What’s Behind Brian Kemp’s Order Re-Opening Georgia
Georgia Governor Brian Kemp shook up the world, well at least the country, with his recent announcement that he was opening Georgia back up for business.
What is behind Kemp’s move. Georgia has not flattened the proverbial coronavirus curve.
Why open Georgia up now?
First, to answer this question, we have to take a look at the type of businesses Kemp fails to give the green light to open its doors to the public. Banks, schools, and major manufacturing industries are to remain closed. This group of businesses represents the larger employers of middle-class workers in the state, workers with some form of built-in safety net for hard times.
Secondly, under Kemp’s order massage parlors, barbershops, hair and nail salons, bars, restaurants, and bowling alleys are ordered to reopen. These classes of businesses employ lower-income workers and do not provide any safety net in the event of times like a global pandemic.
Why is this important?
If it is safe to go out into the water again, the schools would be the perfect place to start? After all, the kids need their educational instructions.
Also, the public wants access to their money, and the manufacturing industries are the key to kick-start the economy.
One would think these are reasonable assumptions to be placed in a reopening calculus.
Third, from March 14 to April 16, the Georgia Department of Labor had processed over 861,000 unemployment claims, according to the Savannah Morning News (See https://www.savannahnow.com/business/20200416/georgia-unemployment-claims-reach-record-high-in-march).
Georgia Labor Commissioner Mark Butler believes, “Claims could top 1 million” in a few weeks.
Fourth, the state has an unemployment trust fund, which has “about $2.5 billion.” This trust fund is funded mainly by employees and employers in the educational field, banks, and manufacturing; and, to a lesser extent, by the barbershops, nail salons, and massage parlors.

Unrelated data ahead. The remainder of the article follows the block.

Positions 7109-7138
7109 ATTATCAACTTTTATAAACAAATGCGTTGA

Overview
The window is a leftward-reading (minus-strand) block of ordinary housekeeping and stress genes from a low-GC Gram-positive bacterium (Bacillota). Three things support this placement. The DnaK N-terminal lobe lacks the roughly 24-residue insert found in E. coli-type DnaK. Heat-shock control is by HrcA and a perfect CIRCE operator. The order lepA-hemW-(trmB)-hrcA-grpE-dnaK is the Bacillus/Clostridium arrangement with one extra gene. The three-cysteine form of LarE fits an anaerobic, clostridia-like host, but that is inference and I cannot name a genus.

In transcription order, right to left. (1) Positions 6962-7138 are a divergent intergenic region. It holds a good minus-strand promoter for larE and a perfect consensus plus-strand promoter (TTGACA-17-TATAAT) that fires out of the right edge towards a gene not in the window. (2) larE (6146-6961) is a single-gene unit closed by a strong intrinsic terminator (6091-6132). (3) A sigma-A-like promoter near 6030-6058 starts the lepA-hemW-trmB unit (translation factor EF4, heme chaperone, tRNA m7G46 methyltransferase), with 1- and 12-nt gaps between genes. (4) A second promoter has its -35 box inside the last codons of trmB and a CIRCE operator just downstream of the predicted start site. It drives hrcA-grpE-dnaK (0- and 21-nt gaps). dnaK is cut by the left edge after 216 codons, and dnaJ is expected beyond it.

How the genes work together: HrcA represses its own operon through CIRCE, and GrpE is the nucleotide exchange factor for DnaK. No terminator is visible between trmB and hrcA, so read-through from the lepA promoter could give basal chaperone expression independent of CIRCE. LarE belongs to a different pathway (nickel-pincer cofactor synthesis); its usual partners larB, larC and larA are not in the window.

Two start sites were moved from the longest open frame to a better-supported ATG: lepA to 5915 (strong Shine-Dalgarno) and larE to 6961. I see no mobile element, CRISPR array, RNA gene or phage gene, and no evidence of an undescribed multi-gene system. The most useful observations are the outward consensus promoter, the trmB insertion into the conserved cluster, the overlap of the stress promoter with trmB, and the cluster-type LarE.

Fifth, “The sectors with the highest increase in initial claims for unemployment over the month were: accommodation and food services, 132,564 claims; health care and social assistance, 37,621 claims, and trade, 23,074 claims,” according to data released to the Savanah Morning News.
Based upon the stress placed on Georgia’s unemployment trust fund due to the economic shutdown caused by the global pandemic, the fund may run out of money if the “sheltering in place” order runs much longer.
Despite Kemp’s claim that politics did not guide him in opening the state back up for business, his reopening policy obviates the need to pay unemployment benefits to at least193,259 people in the industries hit the hardest by the Coronavirus-2019. These claimants represent about 22 percent of all claims as of April 16. And this number will only grow if workers are allowed to continue filing claims. This reduction in the pool of unemployment claimants will relieve a tremendous amount of pressure from the state’s unemployment trust fund.
Otherwise, Kemp faces a tax increase to fund unemployment benefits. He ran on a pledge not to raise taxes.
When viewed in this light, Kemp is throwing the state’s most vulnerable workers under the bus to keep a campaign promise not to raise taxes during his tenure in office.